FFRF awarded Lauren $1,000.
By Lauren Greenlee
For someone I don't know, especially someone who believes in a higher power, to understand my religious beliefs (or lack thereof), they would need to know my background.
I was born into the LDS church and my family has strong ties to the religion. That connection made leaving the church difficult. Eventually, I was able to wean my mother off the idea that I would be at her side at church each week.
But the "how" of that is not as important as the "why," and the "why" was a plethora of frankly abhorrent beliefs and practices that had been conveniently avoided in my Sunday school lessons. Beliefs that no one would have told me about if I had asked. Information that I wasn't supposed to go looking for, because the LDS church specifically instructs its members not to get their information from any non-LDS sources and to "doubt your doubts before you doubt your faith."
I didn't know until my teen years that the church had banned African-Americans from being full members until 1978. Or that it took until 2013 for the Mormon church to renounce statements made both within their holy text and by fellow authorities in the 1960s that black and Native American people who became members of the church had been cursed with their darker skin tone and would gradually become lighter once they became members. Some may say that the men making these statements were merely products of their time, but I refuse to believe that any benevolent and fair god would choose a man like Brigham Young as its mouthpiece.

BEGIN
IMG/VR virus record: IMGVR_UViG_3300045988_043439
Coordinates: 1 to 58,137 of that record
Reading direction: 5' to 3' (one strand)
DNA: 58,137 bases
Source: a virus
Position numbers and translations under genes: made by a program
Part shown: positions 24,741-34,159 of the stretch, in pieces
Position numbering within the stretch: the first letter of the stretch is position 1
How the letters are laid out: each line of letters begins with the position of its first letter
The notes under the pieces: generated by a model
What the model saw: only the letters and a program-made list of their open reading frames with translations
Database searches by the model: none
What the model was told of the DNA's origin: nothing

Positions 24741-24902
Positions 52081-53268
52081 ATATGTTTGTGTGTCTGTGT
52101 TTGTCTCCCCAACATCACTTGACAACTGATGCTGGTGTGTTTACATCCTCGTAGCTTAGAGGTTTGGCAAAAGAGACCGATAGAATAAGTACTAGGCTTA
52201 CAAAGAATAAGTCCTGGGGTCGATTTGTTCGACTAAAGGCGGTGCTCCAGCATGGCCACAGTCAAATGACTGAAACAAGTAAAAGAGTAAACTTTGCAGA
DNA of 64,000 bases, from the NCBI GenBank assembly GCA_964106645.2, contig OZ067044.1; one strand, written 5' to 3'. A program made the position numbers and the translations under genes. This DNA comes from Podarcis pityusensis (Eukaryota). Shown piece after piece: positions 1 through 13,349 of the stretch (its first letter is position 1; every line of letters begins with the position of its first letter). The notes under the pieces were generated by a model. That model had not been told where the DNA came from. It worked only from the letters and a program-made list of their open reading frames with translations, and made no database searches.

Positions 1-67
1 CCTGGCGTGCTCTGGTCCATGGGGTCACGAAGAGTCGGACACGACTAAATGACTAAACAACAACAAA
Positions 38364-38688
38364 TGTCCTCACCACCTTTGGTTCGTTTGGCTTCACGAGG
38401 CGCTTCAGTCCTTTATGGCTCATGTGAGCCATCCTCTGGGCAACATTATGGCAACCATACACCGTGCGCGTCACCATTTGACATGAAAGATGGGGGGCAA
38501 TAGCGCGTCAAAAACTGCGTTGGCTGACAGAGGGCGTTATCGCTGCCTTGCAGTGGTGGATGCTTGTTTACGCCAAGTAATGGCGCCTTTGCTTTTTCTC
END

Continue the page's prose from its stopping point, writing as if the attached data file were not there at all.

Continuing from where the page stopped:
Once I removed myself from Mormonism, I began to search for other religious avenues to take in life. I avoided other institutionalized religions like the plague. But the idea of a god, any god, someone looking out for us, was always in the back of my mind.
I tried paganism. I had no sacrifices or altars, but I offered fervent prayers to goddesses who I found sufficiently different from Mormon Jesus. Despite my attempts, I never received an answer from Brigid or the Morrighan. I became more insecure, wondering what to do with my desire to believe — until I realized that I didn't have to. For all my wishing that someone would answer my prayers, the fact remained that I had no evidence of a higher power. And so, over time, I walked away from religion altogether.
I figure if a god (capital "G" or otherwise) wants me, it'll come calling. Until then, agnosticism is fine with me. I don't presume to know whether there is or isn't a higher power, but if there is, it doesn't seem interested enough in me to make itself known. After years of fighting for recognition from something bigger than me, I'm finally content to exist on my own, secure in my individuality. I won't be feeding those old insecurities again anytime soon.
Lauren, 18, is from San Luis Obispo, Calif., and will be attending the University of San Francisco. She plays clarinet, alto saxophone, violin and piano (and some guitar and ukulele). She is an active volunteer, serving the homeless, doing beach cleanups, helping with upkeep on plots in memorial gardens and shelving books at the library. Lauren enjoys ceramics and reading in her spare time.